Wednesday, April 29, 2009

Traditional Italian Pasta Carbonara Recipe



I used to have a roommate named Rosaria who is from Naples. She really enjoys cooking and she was nice enough to show me how to make a few traditional Italian recipes. Pasta Carbonara was one of them.



Pasta Carbonara (also known as Spaghetti Carbonara) is a fast, easy, and extremely filling dish. It's basically bacon and eggs for dinner.  It's delicious.
Rosaria and I went through a few tries before we got this dish to work gluten-free. The trick is to use a pasta that can withstand a lot of handling after it's cooked. I recommend using either a quinoa pasta, a corn pasta or a white rice pasta. Both fresh pasta and brown rice pasta gave poor results. I used Ener-G brand white rice spaghetti for this meal, and it worked rather well. I have a full review of this pasta in another post.

Traditional recipes are very specific for Italians, meaning that if they call it pasta carbonara, they do not experiment with substituting ingredients or techniques when they are making it. (Sure they will experiment, but they will call it something else.) The recipe has already been perfected, and the only thing to do is to make the dish as perfectly as possible. Through making suggestions for changes with Rosaria I learned the following things:

- Pancetta cannot be substituted with prosciutto or another cured meat. However, you can, if needed, substitute American bacon for pancetta for economy or ease of purchase.
- You must use a high-quality Parmesano Reggiano.
- In other regions they may use garlic for this recipe, but in Naples they make it the right way, which is to use onions.
- Pasta Carbonara does not contain cream.
- You can't go easy on the salt.
- Spaghetti cannot be substituted wtih linguine or any other shape of pasta.

If you want to experiment with this recipe and add alternate ingredients, make sure you tell your Italian guests that it's "carbonara-like," (that is, not traditional) or they may raise an eyebrow.  I have not admitted this to Rosaria since, but I have tried experimenting with it since she left to return to Italy. None of my variations improved the recipe - rather the opposite.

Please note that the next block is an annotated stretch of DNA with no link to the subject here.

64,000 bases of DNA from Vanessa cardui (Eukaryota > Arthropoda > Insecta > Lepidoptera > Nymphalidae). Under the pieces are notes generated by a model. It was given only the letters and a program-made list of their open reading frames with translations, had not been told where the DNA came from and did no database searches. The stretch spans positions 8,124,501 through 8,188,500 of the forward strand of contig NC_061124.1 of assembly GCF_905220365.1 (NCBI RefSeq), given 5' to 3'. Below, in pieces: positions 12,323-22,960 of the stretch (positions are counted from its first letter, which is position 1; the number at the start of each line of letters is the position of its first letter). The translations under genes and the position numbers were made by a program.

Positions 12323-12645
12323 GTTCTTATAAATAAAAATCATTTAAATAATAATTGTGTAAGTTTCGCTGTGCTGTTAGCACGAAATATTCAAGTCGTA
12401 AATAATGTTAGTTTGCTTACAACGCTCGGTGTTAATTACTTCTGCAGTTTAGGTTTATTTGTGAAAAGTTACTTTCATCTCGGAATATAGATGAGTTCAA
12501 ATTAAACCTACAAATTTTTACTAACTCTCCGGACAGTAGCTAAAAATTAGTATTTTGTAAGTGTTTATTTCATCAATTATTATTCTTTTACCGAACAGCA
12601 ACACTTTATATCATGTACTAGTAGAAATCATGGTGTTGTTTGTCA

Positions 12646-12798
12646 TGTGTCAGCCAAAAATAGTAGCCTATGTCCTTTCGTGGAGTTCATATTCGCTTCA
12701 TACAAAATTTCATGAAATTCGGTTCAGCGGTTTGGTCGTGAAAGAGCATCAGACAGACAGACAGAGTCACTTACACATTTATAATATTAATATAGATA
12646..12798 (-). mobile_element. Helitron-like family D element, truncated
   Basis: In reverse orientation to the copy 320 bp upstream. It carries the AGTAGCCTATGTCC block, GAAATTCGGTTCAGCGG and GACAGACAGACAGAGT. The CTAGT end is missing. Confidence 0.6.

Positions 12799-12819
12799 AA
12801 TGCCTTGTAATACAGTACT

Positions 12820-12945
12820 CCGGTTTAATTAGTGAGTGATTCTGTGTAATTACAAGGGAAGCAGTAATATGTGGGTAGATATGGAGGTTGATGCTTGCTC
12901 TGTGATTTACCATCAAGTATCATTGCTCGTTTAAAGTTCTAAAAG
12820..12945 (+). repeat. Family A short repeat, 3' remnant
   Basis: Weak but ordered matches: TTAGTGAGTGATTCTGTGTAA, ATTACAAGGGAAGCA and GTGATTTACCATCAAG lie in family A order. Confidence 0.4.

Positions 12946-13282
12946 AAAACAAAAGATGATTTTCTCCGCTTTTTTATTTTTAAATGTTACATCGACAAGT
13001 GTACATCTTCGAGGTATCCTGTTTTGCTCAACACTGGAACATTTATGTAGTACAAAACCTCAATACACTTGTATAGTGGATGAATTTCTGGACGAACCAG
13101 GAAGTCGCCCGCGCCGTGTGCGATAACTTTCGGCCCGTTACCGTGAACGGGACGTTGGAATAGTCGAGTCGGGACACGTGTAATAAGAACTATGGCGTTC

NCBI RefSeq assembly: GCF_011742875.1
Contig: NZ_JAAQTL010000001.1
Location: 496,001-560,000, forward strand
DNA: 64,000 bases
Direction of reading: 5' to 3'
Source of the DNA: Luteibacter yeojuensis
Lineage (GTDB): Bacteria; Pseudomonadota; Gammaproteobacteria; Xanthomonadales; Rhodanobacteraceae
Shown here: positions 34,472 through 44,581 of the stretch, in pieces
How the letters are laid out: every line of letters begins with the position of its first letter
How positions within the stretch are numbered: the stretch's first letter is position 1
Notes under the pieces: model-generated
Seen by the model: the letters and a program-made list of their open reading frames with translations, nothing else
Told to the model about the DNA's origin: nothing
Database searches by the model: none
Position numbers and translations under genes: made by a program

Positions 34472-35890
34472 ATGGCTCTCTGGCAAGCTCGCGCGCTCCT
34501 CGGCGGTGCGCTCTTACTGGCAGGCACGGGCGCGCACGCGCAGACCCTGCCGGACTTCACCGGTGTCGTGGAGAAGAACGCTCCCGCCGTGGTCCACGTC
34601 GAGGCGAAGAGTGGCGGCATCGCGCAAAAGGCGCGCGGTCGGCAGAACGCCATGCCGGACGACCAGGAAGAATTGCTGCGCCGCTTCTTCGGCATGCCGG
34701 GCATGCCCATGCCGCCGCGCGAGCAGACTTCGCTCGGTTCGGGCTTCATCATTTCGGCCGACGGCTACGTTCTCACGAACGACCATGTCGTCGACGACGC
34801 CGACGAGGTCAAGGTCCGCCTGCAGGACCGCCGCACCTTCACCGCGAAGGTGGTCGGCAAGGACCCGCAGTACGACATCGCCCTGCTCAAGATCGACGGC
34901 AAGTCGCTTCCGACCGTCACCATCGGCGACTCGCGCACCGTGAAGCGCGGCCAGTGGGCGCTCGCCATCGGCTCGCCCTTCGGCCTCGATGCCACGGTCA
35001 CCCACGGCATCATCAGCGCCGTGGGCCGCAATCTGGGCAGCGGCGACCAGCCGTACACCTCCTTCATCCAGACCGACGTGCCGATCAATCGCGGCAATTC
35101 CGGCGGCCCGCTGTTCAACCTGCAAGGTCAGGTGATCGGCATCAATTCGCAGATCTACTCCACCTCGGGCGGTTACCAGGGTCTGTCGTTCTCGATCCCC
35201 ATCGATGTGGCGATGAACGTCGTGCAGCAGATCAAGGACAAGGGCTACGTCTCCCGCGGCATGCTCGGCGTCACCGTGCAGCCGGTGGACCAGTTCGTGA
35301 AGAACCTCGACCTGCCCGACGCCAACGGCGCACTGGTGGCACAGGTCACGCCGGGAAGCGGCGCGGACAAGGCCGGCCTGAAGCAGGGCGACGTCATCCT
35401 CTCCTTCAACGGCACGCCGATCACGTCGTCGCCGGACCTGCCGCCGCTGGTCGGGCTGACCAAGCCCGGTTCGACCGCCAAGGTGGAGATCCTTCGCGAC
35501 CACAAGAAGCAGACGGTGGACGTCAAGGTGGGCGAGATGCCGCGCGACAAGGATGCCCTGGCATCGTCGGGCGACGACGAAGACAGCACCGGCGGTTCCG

Italians are very understanding of the gluten-free diet.  Rosaria helped me make several GF Italian dishes, including Eggplant Parmesan, one of my favorites. Last year I traveled to Italy and visited Rosaria. I found gluten-free pasta to be widely available, and some restaurants even served it. Everyone seemed to know about celiac disease, and there were always good things to eat.

The traditional Pasta Carbonara recipe is quick and easy, but it involves timing as much as ingredients. I will give you the original version of this recipe, however, if your gluten-free spaghetti takes longer to cook than the average semolina pasta you may need to adjust your timing. This recipe takes about 1/2 hour and serves 2 generous portions or three small portions.

Pasta Carbonara Recipe

First, cut into pieces:

1/2 onion

Turn on your burners to heat a large pot of generously salted water and a large skillet or frying pan big enough to accommodate all of the pasta once it's cooked. Add to the skillet:

3 Tbsp olive oil


When the olive oil is hot (use a medium setting), throw in the onion and saute. Don't let it brown too much. When the water is boiling, add:

10 oz pasta

At the same time, add to the skillet with the onions:

6 thin slices of pancetta, cut into pieces and separated to avoid clumping

a generous amount of salt

Saute the onion and pancetta, not letting it get too browned. When the pasta is al dente (still very firm), drain and rinse, if necessary, in hot water. Turn off the heat on the skillet. Make sure the spaghetti is well-drained after the rinse, then add all of the pasta to the skillet. Crack over the top of the pasta:

2-3 eggs

Stir the eggs into the pasta with a pasta spoon, chop sticks, or a fork, mixing the onion and pancetta into the pasta from the bottom of the pan. When the egg starts to look mixed in, add:

1/3-1/2 cup parmesan cheese, grated